It's clear that Monolith focussed on the engine's ability to render particles flying through the air, and they have done an amazing job, but the overall visual package is rather a mixed bag. Firstly, this game is a huge resource hog. If you have hardware that is over a year old you're going to struggle to run the game at anything like what the developers intended. Even with most visual settings turned down to medium my moderately powerful system struggled to achieve a smooth framerate, and during intense moments of action the game chugged to the point of being unplayable. A couple of enemy types that appear in the latter half of the game don't help either, with their entrance guaranteeing a slideshow.
To be fair, the lighting is exquisite and enemy models are great, but it's still hard to see how the game should run worse than other heavy hitters in the genre. Texture work is good, but not spectacular and most of the environments are pretty boxy and don't exactly push the boundaries of geometry. Still, all of these complaints - bar the slowdown - fade into insignificance once you start firing a weapon, as the combat is the most satisfying I've ever played. Firing a gun at another carbon copy soldier never feels repetitive in F.E.A.R. and the difficulty can be set to match your skill level. Health packs (of which you can store ten) and Armour are scattered quite freely around the environment, and they are usually in plentiful supply in the sections leading up to big confrontations, so you won't enter a fight thinking you've got no chance of a good outcome. It can get tricky, but it's always fair. Regular use of the quick save eases your nerves, but the health packs usually mean you can take quite a battering before dying.
Given the game's heavy emphasis on guns, the selection could be better and the three gun limit is a little annoying. It's not realistic to carry seven weapons at once, but it's not that plausible to be able to carry three, and having to continuously drop weapons to change to something else becomes pretty tiresome. It didn't happen often, but I was left ammo-less for short periods, which ruined those short sections of the game; I had to run from enemies, rather than take them on, which isn't what the game is about. In the end it balances out well, but some of the better weapons (a rail-gun alike weapon in particular) are left rather underused as it's safer to enter a combat zone with fully loaded machine guns, than a couple of semi-depleted devastating weapons.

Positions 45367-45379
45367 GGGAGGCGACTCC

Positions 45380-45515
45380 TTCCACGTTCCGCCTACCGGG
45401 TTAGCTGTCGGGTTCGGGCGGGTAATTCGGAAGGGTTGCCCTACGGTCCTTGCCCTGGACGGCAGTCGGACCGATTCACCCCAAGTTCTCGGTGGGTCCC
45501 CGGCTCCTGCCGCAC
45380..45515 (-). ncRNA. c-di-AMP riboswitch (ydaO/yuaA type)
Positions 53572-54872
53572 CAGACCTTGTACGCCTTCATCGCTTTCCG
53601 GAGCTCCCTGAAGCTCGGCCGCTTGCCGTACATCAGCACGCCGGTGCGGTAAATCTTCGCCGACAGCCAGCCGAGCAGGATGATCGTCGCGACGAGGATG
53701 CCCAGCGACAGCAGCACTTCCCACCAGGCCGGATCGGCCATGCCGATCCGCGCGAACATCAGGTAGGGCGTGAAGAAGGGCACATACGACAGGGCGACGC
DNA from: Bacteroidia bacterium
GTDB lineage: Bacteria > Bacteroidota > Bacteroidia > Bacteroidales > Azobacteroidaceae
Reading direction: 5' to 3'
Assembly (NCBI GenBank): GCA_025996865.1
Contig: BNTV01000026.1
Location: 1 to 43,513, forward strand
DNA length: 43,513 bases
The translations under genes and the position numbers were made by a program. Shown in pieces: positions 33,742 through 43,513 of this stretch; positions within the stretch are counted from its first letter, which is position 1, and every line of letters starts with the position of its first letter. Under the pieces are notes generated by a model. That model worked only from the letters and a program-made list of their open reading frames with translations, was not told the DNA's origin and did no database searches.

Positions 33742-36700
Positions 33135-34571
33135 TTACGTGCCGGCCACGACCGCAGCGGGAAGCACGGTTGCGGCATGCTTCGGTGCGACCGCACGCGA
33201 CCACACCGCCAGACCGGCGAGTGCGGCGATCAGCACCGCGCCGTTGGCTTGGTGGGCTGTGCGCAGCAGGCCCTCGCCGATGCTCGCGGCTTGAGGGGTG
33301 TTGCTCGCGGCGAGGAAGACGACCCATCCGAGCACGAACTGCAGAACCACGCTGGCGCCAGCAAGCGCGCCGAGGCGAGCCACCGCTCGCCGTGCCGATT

'... the supernatural menace isn't actually a threat for most of the game...'
Another complaint could be levelled at the range of enemies. For the most part you'll take on soldiers (occasionally accompanied by a 'Heavy') or generic armed forces. This is fine as they display some great AI, but some more variety wouldn't have gone amiss. A few bit-part enemies come into play now and again (with one in particular causing a reaction no other videogame has been able to. To say I was freaked out is an understatement), but the supernatural menace isn't actually a threat for most of the game, simply being used to scare you at various points.
An area where the game never stumbles is its audio. It's simply superb, with a creepy atmosphere, great soundtrack and awesome sound effects. From the sounds of your weapons to the groans from enemies as they die (particularly while you're in slow motion), everything is top notch. The story is mainly told through short in-engine cutscenes, recorded messages left on phones around the office area and abandoned laptops containing info on what's gone on, and while the voice work can't be faulted, the story is rather underdeveloped and certainly could have been fleshed out a little more.
Multiplayer is also supported for sixteen players, but it's got little to suggest it'll become as popular as other online first-person shooters. The use of slow-mo in multiplayer (by giving one person the ability to use it at a time) is nice, but after a while you'll be longing for more of the action that made the single-player campaign so enjoyable. It's that 'give me more' quality that shines through, with the game open to be played through numerous times. Fights will play out differently each time you play, and higher difficulty settings make enemies smarter and harder to kill.
F.E.A.R. isn't without its faults, most notably in the form of the game engine, which does its best to ruin your enjoyment, but some unwanted tweaking will result in an extraordinarily entertaining experience. While not as obviously pretty as games like Doom 3 and Half-Life 2, the combat more than makes up for it, and the action is relentless from start to finish. Bar an ending that will leave you with more questions than answers and some ridiculously steep hardware requirements, there's little not to enjoy. I can't wait for the inevitable sequel.